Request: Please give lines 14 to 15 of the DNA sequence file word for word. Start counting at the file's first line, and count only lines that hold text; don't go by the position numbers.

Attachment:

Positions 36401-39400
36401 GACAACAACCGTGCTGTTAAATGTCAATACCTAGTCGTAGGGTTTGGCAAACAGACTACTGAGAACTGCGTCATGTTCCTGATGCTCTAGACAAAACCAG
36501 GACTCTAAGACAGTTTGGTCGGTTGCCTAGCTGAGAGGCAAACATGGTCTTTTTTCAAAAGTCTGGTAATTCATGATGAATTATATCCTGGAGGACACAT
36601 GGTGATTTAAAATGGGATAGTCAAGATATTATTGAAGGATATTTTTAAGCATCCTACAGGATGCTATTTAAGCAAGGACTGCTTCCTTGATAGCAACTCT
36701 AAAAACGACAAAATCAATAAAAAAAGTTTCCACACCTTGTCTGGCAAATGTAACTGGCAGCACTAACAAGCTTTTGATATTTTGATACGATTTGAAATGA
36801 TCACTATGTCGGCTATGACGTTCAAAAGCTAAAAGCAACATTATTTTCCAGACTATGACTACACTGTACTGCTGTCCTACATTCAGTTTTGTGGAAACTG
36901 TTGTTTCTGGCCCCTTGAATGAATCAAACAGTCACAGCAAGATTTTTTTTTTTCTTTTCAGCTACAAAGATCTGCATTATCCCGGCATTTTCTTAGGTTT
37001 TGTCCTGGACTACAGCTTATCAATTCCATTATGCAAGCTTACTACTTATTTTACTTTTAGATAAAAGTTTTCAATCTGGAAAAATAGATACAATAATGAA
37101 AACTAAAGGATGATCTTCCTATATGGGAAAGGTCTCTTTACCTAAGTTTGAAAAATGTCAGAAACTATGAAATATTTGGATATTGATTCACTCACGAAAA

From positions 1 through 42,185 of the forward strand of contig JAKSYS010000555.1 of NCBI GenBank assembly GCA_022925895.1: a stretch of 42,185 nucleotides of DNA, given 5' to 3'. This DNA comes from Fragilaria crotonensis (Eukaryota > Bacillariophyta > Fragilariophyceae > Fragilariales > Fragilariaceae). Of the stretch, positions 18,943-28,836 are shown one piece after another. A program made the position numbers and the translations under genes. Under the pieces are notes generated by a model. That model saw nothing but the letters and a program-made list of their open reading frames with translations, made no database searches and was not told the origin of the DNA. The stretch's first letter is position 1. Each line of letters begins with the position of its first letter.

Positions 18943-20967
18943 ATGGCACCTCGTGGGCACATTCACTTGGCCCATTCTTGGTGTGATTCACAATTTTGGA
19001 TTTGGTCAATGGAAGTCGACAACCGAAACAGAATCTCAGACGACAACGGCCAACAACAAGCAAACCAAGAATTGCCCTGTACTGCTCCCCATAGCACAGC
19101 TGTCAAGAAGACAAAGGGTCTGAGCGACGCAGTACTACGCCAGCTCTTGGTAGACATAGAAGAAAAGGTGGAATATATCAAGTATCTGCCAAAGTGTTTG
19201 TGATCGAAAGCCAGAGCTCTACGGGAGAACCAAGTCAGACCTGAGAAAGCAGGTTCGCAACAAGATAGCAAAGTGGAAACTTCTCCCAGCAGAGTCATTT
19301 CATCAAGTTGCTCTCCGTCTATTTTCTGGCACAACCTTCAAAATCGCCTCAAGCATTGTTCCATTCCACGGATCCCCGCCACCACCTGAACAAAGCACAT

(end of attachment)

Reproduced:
19101 TGTCAAGAAGACAAAGGGTCTGAGCGACGCAGTACTACGCCAGCTCTTGGTAGACATAGAAGAAAAGGTGGAATATATCAAGTATCTGCCAAAGTGTTTG
19201 TGATCGAAAGCCAGAGCTCTACGGGAGAACCAAGTCAGACCTGAGAAAGCAGGTTCGCAACAAGATAGCAAAGTGGAAACTTCTCCCAGCAGAGTCATTT